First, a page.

We all want our homes to shine during the holidays as we anticipate visits from family and friends and perhaps some larger-than-usual gatherings. But what if you were expecting throngs of visitors tramping through your house over the course of a weekend? That’s exactly what faces the intrepid and generous souls who open their houses for charitable holiday home tours.
Alice and Bob Schleusner in Birmingham, Alabama, know a thing or two about this experience, as they have thrice offered their homes to the Independent Presbyterian Church’s celebrated fundraiser, a local tradition for more than 70 years. “It’s such a great cause,” says Alice. “It’s hard to say no!”
Alice engaged friend and Birmingham floral talent Sybil Sylvester of Wildflower Designs to ease the burden and bring the beauty. “We wanted the overarching look to be as natural and seasonal as it could be, bringing the outdoors in,” says Sybil.
“Sybil knows I don’t do froufrou, and I think the designs are beautiful and not over-the-top,” says Alice. The pair also wanted the decor to be in harmony with the interiors designed by Marjorie Johnston, which feature glorious rugs throughout. (Alice was a purveyor of fine rugs for 40 years before selling her business to protégé Paige Albright, who helped select some pieces for this home).
To achieve cohesion downstairs, the floral designer threaded similar materials and textures throughout. Standard mixed garlands became custom, woven with branches, berries, smilax vines, and eucalyptus pods.
“There are important considerations when decorating for a house tour, primarily scale and placement,” says Sybil. “People are not coming for a dinner party and sitting down and lingering; they are moving in and out at a fairly rapid pace, so things need to be visible and dramatic. Smaller gestures would be lost.”
With that in mind, Sybil festooned the living room chandelier and added branches and vines to the mantel garland to create height and movement. “On the coffee table, I placed a dramatic and vivid arrangement that was larger than standard for that space, so it would stand out,” says the designer.
A black urn bursts with deep-red peonies, butterfly ranunculus, spray roses, fern fronds, and pieris.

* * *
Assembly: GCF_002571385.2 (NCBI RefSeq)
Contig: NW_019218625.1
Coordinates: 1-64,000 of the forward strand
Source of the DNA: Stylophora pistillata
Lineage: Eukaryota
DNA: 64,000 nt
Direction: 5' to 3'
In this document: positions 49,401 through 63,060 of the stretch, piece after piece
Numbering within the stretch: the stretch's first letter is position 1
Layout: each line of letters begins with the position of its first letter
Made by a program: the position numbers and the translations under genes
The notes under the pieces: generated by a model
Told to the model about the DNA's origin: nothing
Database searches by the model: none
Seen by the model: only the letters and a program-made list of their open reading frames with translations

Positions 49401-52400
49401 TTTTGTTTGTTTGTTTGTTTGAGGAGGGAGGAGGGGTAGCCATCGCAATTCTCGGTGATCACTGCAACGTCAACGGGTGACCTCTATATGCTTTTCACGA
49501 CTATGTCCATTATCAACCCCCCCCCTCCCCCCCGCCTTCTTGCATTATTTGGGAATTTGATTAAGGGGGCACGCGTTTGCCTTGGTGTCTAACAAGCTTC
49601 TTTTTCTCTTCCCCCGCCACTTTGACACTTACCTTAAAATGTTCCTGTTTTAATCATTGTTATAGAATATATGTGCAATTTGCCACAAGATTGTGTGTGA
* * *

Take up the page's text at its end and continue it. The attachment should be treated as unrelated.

On the staircase, practicality was in play: Instead of wrapping the entire railing with greenery, she created two sections, making it easier for a crowd to traverse the stairs.
For the bedrooms, she departed a bit, selecting colors and materials inspired by the setting. Coppery hues dictated the choice of pine cones cleverly used as garland on the headboard in a guest bedroom.
The main bedroom required softer colors and more delicate pieces—wreaths of tallow berry, eucalyptus buds, privet, and lichen tied with blue-gray ribbon.
To create some excitement outside the house, Sybil used abundant greenery and ilex berries on the mailbox and in window boxes. The decision to use the bright berries proved prophetic as rain pelted down for most of the tour weekend; the ilex added a cheerful note in the otherwise gloomy skies.
Because the rain diverted visitors through the garage, Sybil, in a tongue-in-cheek move, strung up a clothesline to which she randomly pinned pieces of a Santa suit to “dry out.” Not even the rain could dampen the festive spirit of everyone involved in this worthy and wonderful holiday tradition. ’Tis the season after all.
Outdoor Holiday Decor
By Alice Welsh Doyle | Photography by Laurey W. Glenn
This story originally appeared in Flower magazine’s November/December 2019 issue. Subscribe, find a store near you, or sign up for our free e-newsletter.